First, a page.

Enter the tools 

After going through a couple of options, while keeping in mind the existing infrastructure available with the client, Addteq came up with the following set of tools to achieve our goal outlined above:

  1. Stackstorm will be used as the event-driven framework. 
  2. Kafka to be used as the "message bus". A tool that can reliably publish scan initiation messages and receive scan results. We ensured the scan initiation messages followed a strict JSON structure prior to suggesting this tool.
  3. Grafana to be used as the reporting tool that will display scan results. Since we chose Kafka to publish results, any other reporting tool upstream wishing to consume the results can simply subscribe to the concerned Kafka topic.
  4. Jira to be used as the tool to create tickets for the App teams to address vulnerabilities provided in the scan results. This tool will also ensure timely tracking and resolution of those vulnerabilities.
  5. Nexus was already being used as the repository management tool, where the artifacts scanned are to be stored. Addteq's automation can then simply download the concerned artifacts from Nexus and initiate/run the necessary scans.

The above tools used in conjunction with GitLab CI/CD would result in the following flow for the client's infrastructure:

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As seen above, we were able to leverage Stackstorm to act as an orchestration layer that takes care of :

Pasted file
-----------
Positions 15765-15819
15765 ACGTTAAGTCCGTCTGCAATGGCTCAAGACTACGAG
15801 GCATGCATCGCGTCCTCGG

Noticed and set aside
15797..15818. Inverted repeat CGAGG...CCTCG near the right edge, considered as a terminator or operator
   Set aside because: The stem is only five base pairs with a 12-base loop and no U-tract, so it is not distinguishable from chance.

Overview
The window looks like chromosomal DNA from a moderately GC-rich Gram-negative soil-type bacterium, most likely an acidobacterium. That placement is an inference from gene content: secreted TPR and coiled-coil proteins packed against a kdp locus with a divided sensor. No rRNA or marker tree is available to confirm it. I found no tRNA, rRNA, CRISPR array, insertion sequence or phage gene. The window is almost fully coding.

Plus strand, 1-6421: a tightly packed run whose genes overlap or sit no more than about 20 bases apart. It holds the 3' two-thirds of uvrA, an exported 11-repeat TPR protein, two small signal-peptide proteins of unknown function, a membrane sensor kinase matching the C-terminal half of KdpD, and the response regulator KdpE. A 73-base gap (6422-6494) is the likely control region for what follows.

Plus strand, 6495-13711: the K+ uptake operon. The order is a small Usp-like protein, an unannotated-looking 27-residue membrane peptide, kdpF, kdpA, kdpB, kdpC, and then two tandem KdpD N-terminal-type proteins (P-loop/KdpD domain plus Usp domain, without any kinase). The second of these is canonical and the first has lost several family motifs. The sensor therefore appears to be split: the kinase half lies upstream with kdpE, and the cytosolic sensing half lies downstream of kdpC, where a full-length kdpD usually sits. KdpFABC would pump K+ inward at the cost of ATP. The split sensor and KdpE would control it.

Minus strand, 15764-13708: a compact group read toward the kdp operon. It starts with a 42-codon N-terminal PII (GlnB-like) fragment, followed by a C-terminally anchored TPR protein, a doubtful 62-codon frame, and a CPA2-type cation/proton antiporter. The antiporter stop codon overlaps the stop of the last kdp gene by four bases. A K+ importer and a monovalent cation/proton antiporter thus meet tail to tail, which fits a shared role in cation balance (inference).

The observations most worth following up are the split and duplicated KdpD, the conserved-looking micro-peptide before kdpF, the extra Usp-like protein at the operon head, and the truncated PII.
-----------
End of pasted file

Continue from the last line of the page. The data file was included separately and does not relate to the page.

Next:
1. Reading and publishing scan related data to/from Kafka.
  2. Downloading artifacts from Nexus.
  3. Initiating scans in the concerned AppSec scan tools and receiving scan results.
  4. Keeping up-to-date with the necessary information about the apps by constantly polling information from the client's application metadata service.

We used Postgres relational database to store any reporting information about the scans that were initiated from Stackstorm. This database was then linked to Grafana to produce useful dashboards to the App teams, as well as higher management. To facilitate reading scan initiation messages, initiating scans, and publishing scan results, Addteq wrote customized Stackstorm packs.

Conclusion

Using an event-driven automation tool like Stackstorm, coupled with a reliable means of message passing, like the Kafka Message bus, Addteq was able to build a bridge between the AppSec scanning tools and the applications that need to be scanned. By being a part of the solution, we were able to ensure that the applications underwent a security scan as a part of their CI/CD process itself. This ensured timely mitigations of the security vulnerabilities and reduced the back-and-forth between the App teams. On the other hand, since the App teams get an early heads up about the vulnerabilities, they now get enough time to address the issues without getting overwhelmed right before the release. It's a win-win situation for both the Application and Application Security teams.

Next steps

This solution addresses a small fraction of the total applications on the instance, but the goal was to ensure the implementation covered the majority of mission-critical applications over time. At a high level here are some of the improvements/features Addteq has planned for our client's pipeline:

  1. Converting this service into a Kubernetes like structure that ensures each component in stack storm runs as its own micro-service.
  2. Integrating more security tools onto the client's instance.
  3. Integrating more repository management tools onto the client's instance.
  4. Enabling integrations with cloud-based services.